PG&E’s grant supports teams participating in either FIRST LEGO League or FIRST Tech Challenge.
It’s way more than building robots.
For the 2016-2017 season, there is a rolling deadline. This means that we will be reviewing the grants on a regular, ongoing basis. The earlier you apply though, the more likely funds will be available. Completed applications received by the 3rd of each month, you will be notified by the 15th of that month.
The FIRST LEGO League grant application is available at: https://drive.google.com/open?id=1sSiFiH274ECTxE5VvNbctuyqAZQmC_BZVy0w1B0uqJE
The FIRST Tech Challenge grant application is available at: https://drive.google.com/open?id=1vQ7IrXkk3Za8cKr24IeFRHtdLldFQlMCIloMdaCgTK0
If you are not familiar with FIRST programs, I would recommend visiting www.firstinspires.org to learn more.
Earlier, we ran a quick walk through of both programs – the recording is at https://drive.google.com/open?id=0B1Cx8xbNVlN9dkZwLWdPb3U1a00 . The slides are available at http://www.playingatlearning.org/docs/first-overview-updated-2016.pdf
FIRST LEGO League teams (up to 10 members and for youth between 9 and 14 years old) research a real-world problem such as trash, food safety, recycling, energy, etc., and are challenged to develop a solution. They also must design, build, program a robot using LEGO MINDSTORMS®, then compete on a table-top playing field.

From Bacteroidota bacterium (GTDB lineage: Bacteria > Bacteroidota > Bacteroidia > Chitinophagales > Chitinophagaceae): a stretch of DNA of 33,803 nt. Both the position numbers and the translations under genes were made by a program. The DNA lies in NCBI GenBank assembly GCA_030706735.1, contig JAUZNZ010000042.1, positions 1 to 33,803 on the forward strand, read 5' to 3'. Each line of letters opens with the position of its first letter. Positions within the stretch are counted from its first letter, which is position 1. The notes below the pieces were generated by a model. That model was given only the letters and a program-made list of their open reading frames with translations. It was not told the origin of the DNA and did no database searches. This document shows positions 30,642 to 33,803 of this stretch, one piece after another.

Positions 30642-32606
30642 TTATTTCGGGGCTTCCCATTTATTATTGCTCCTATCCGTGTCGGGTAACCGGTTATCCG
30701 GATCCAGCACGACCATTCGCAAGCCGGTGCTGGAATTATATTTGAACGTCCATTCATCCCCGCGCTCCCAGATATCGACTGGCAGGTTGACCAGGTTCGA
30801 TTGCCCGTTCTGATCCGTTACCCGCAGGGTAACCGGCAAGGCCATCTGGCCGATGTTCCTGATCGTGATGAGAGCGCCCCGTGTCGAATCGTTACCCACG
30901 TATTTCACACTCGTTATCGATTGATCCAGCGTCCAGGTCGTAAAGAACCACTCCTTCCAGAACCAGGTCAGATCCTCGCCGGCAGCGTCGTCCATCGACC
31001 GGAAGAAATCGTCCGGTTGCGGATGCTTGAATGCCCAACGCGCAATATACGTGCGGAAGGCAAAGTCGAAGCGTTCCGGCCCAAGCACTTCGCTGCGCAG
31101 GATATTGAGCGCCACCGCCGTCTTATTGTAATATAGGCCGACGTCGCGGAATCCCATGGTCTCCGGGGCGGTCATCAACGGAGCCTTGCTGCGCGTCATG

It all adds up to tons of fun while they learn to apply science, technology, engineering, and math concepts (STEM), plus a big dose of imagination and innovating, to solve a problem. Along their discovery journey, they develop critical thinking and team-building skills, basic STEM applications, and even presentation skills, as they must present their solutions with a dash of creativity to judges. They also practice Core Values.
Each team’s season typically concludes with a capstone tournament. All teams may register to compete at a Qualifier Tournament and ~25% of teams are invited to advance to a Championship Tournament based on the team’s overall evaluation for Robot, Project and Core Values.
FIRST Tech Challenge teams (up to 15 members, grades 7-12) are challenged to design, build, program, and operate robots to play a floor game in an alliance format. The robots are controlled through a smartphone which runs the team’s JAVA app which they program using either MIT App Inventor or Android Studio. Participants call it “the hardest fun you’ll ever have!” Guided by adult Coaches and Mentors, students develop STEM skills and practice engineering principles, while realizing the value of hard work, innovation, and sharing ideas.
One of the goals of FIRST and FIRST Tech Challenge is to recognize the engineering design process and “the journey” that a Team makes during the phases of the problem definition, concept design, system-level design, detailed design, test and verification, and production by documenting this in a Team’s Engineering Notebook.
Teams also raise funds, design and market their team brand, and do community outreach for which they can win specific judged awards. Participants have access to tens of millions of dollars in college scholarships. Each season concludes with regional Championships and an exciting FIRST Championship